Adding To The Noise

A critical view of new media, new technology and new marketing.


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Are You Ready For A Content Revolution?


I think we’re about to see a content revolution in the digital realm. We have devices like Kindle, Sony Reader, B&N eReader and iPad now being built to deliver words. People are beginning to pay for full versions of the The Wall Street Journal and The New York Times. For years we have created this false expectation that everything on the Web should be free. But the paper isn’t what makes books and newspapers great–it’s the content.

The Internet has been so focused on click rates and search engine analytics, but Click Forensics reports more than 15% of SEM clicks and up to 30% of stream clicks are fake. This goes beyond quality impressions to paying for impressions that aren’t even real. What are we really getting for our obsession on clicks?

We end up with a world wide web of re-branded content. The Pew Research Center reports that 95% of previously unreported stories come from traditional news sources rather than blogs, Twitter, or local websites. As Josh Chasin from MediaPost points out, “Pull the rug out from all that traditional branded content, and you’ve really pulled the rug out from most of the Web.” Like it or not, we need the system created by traditional media to support and reward good content.

William Randolph Hearst may have helped create the sensationalism of Yellow Journalism, but he also encouraged higher salaries and bylines for journalist and he certainly knew how to make money from content. These advances all helped move journalism into a valued and respectable profession of impartiality, independence, depth and quality. Maybe there’s still hope for us yet.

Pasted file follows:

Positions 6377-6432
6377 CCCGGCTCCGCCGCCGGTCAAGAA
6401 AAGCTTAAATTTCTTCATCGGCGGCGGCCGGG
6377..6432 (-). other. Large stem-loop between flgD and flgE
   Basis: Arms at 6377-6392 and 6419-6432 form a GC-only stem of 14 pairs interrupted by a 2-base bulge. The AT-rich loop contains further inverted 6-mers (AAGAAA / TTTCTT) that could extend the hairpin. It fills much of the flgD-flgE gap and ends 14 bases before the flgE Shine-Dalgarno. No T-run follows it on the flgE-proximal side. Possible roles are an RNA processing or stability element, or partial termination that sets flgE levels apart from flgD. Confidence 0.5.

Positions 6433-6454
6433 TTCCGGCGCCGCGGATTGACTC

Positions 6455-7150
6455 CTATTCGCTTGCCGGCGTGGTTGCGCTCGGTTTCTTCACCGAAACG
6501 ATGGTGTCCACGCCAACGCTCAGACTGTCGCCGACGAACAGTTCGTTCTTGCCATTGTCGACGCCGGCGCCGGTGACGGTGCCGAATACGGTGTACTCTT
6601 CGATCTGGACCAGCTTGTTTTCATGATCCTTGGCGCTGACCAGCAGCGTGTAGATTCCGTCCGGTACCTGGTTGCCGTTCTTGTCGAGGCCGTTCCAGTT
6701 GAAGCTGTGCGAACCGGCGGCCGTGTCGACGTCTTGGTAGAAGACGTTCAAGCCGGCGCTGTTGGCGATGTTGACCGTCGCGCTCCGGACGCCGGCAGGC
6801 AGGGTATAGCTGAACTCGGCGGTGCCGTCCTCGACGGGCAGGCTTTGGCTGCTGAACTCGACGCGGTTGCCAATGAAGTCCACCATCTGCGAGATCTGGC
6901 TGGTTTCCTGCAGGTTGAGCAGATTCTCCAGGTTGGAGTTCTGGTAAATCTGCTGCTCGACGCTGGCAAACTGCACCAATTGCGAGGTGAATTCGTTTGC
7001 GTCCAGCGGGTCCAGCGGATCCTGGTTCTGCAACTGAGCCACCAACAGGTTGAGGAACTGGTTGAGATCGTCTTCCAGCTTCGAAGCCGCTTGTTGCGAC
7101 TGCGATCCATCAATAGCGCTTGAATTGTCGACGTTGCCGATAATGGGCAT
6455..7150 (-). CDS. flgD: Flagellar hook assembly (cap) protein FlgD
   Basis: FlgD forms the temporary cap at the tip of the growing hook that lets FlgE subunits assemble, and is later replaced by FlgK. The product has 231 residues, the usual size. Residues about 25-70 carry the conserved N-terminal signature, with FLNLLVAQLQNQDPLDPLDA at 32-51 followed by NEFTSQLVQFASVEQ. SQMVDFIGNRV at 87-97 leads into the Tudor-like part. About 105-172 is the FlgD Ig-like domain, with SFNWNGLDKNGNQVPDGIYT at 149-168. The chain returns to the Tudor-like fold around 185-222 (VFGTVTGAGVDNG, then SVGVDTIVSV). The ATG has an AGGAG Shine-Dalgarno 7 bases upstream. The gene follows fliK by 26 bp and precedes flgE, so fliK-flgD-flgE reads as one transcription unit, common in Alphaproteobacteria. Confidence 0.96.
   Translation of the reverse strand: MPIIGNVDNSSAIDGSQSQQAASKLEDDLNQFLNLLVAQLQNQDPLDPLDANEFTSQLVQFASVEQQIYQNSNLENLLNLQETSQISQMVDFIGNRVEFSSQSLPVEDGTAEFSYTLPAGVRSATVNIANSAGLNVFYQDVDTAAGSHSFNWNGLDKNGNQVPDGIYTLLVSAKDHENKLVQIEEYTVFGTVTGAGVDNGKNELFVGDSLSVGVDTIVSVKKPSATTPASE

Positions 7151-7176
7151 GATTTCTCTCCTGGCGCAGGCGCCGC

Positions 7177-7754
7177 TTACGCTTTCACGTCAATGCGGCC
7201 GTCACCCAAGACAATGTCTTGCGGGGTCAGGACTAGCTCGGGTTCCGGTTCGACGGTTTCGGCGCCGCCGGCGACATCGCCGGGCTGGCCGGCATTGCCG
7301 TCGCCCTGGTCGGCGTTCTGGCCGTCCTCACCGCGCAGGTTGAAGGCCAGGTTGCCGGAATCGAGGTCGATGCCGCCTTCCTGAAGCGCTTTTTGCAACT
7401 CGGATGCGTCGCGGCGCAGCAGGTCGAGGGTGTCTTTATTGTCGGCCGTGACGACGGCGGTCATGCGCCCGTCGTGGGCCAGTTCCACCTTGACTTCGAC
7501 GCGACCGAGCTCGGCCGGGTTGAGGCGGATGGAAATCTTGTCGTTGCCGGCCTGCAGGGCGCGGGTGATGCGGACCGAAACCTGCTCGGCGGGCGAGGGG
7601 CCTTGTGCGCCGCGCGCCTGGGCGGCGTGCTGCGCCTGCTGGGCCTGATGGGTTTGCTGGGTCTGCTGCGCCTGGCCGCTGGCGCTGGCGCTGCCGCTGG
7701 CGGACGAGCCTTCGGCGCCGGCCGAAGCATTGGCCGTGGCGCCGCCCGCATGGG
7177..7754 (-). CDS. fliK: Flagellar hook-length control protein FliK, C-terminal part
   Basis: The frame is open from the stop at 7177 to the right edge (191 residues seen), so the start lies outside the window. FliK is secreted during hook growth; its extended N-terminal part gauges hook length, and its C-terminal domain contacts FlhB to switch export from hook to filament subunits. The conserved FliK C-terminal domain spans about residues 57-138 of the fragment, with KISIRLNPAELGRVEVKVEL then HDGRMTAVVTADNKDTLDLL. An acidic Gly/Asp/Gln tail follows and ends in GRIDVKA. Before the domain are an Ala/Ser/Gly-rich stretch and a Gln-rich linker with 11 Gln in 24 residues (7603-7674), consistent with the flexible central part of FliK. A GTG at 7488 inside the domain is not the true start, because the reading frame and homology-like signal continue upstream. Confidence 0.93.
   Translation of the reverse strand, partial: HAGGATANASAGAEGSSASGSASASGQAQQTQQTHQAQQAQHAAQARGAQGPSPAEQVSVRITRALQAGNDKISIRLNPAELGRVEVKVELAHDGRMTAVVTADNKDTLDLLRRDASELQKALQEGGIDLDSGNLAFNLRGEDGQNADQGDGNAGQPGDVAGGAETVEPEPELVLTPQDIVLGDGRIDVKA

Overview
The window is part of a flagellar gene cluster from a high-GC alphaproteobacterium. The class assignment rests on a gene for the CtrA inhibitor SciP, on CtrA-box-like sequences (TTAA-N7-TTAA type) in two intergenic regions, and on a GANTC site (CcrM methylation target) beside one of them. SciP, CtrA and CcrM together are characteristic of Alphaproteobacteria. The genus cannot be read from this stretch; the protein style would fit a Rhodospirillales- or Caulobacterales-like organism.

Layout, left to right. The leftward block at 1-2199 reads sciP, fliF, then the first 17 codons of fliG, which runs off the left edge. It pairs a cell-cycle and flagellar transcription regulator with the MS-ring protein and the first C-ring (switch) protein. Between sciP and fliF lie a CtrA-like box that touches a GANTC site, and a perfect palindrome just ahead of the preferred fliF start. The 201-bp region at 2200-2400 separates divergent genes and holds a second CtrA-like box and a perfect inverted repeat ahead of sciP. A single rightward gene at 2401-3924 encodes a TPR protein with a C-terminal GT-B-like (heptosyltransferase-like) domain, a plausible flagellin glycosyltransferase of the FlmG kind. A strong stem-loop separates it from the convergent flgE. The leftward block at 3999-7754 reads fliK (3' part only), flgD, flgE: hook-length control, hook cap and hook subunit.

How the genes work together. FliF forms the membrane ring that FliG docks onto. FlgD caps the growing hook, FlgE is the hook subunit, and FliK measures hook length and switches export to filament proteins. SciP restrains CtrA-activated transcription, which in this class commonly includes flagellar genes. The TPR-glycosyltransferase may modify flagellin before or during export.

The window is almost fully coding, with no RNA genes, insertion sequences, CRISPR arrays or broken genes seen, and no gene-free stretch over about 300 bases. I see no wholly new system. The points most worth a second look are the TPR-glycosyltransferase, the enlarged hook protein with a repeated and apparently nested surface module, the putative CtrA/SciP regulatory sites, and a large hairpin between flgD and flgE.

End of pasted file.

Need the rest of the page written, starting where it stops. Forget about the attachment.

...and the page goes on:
Eventually the new will wear off new media and people will wake up to the fact that even the virtual world needs a real revenue plan to support real content.


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Walk A Mile In Zappos’ New Media Shoes


You can learn a lot from Zappos.com. With over $1 billion in sales, it is one of the Web’s fastest growing shopping sites and has built the majority of its brand equity online. Seventy five percent of their sales come from repeat customers, so they have very high levels of customer loyalty.

How do they do it? Over 80 percent of their customers hear about Zappos.com through either word of mouth or online advertising. Print advertising accounts for only 15 percent of their media spend.

It starts with service through their Website. “Powered by Service” means: free shipping both ways, a 365-day return policy, fast fulfillment, and fast delivery. Zappos promotes its toll-free number visibly on the home page and you can talk to someone 24/7 via phone or live chat. They also use their website for customer testimonials.

Zappos also has the Associates Program, which allows online publishers to add a simple text link to their Website advertising Zappos.com’s shoes. They in turn earn referral fees if the link results in a sale. The current referral fee is 12 percent, and the average associate makes about $12 per order. They can choose one of Zappos.com’s banners and link straight to its homepage, recommend specific shoes and add a search box to their Websites.

Zappos also uses search engine marketing (SEM). They buy both generic keywords, such as “shoes” and brand terms, such as ‘”Clarks” on Google and other search engines. Then they uses Web analytics tools to track the sales from each keyword to look at which ones are the most effective.

For retention programs, Zappos sends out e-mails to customers with information about new styles and new brands. Customers also can sign up for specific, targeted mailing lists, depending on their interests. A customer looking for a specific item that is out of stock can sign up to receive an e-mail once it is available. They also have an e-mail newsletter called Shoe Digest, which lets customers talk about shoes with other Zappos.com customers. The opt-in e-newsletter discusses different topics every time, depending on what readers are interested in.

Zappos.com also has created a corporate blog that gives an insider view to the company’s culture. This helps with search engine optimization and provides another feedback loop from customers and most recently the company has been using Twitter to build brand equity. The company has 408 employees Tweeting at anytime with 5,681 “followers” signed up to read their Twitter updates.

The really amazing thing is that Zappos does not use coupons, promotions or specials. They don’t want customers to buy from them solely on the basis of price.